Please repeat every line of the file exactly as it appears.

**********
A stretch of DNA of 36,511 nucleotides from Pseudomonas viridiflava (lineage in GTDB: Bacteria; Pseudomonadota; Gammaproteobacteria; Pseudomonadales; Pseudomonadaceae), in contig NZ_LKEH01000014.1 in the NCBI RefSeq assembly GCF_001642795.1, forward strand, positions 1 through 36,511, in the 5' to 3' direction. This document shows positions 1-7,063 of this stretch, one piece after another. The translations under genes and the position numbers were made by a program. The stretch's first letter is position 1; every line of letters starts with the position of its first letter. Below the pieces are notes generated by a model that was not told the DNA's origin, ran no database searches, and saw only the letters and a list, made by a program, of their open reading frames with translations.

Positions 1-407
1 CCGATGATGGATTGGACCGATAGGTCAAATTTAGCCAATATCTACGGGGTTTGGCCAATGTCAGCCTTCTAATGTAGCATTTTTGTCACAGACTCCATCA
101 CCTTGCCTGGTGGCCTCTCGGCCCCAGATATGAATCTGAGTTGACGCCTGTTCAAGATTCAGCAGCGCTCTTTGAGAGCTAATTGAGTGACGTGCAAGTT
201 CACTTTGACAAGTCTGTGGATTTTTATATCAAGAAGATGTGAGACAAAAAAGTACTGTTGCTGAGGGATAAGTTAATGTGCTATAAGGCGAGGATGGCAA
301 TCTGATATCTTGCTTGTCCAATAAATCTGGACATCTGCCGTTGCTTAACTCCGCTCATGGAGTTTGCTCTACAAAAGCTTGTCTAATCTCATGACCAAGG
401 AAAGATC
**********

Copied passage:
A stretch of DNA of 36,511 nucleotides from Pseudomonas viridiflava (lineage in GTDB: Bacteria; Pseudomonadota; Gammaproteobacteria; Pseudomonadales; Pseudomonadaceae), in contig NZ_LKEH01000014.1 in the NCBI RefSeq assembly GCF_001642795.1, forward strand, positions 1 through 36,511, in the 5' to 3' direction. This document shows positions 1-7,063 of this stretch, one piece after another. The translations under genes and the position numbers were made by a program. The stretch's first letter is position 1; every line of letters starts with the position of its first letter. Below the pieces are notes generated by a model that was not told the DNA's origin, ran no database searches, and saw only the letters and a list, made by a program, of their open reading frames with translations.

Positions 1-407
1 CCGATGATGGATTGGACCGATAGGTCAAATTTAGCCAATATCTACGGGGTTTGGCCAATGTCAGCCTTCTAATGTAGCATTTTTGTCACAGACTCCATCA
101 CCTTGCCTGGTGGCCTCTCGGCCCCAGATATGAATCTGAGTTGACGCCTGTTCAAGATTCAGCAGCGCTCTTTGAGAGCTAATTGAGTGACGTGCAAGTT
201 CACTTTGACAAGTCTGTGGATTTTTATATCAAGAAGATGTGAGACAAAAAAGTACTGTTGCTGAGGGATAAGTTAATGTGCTATAAGGCGAGGATGGCAA
301 TCTGATATCTTGCTTGTCCAATAAATCTGGACATCTGCCGTTGCTTAACTCCGCTCATGGAGTTTGCTCTACAAAAGCTTGTCTAATCTCATGACCAAGG
401 AAAGATC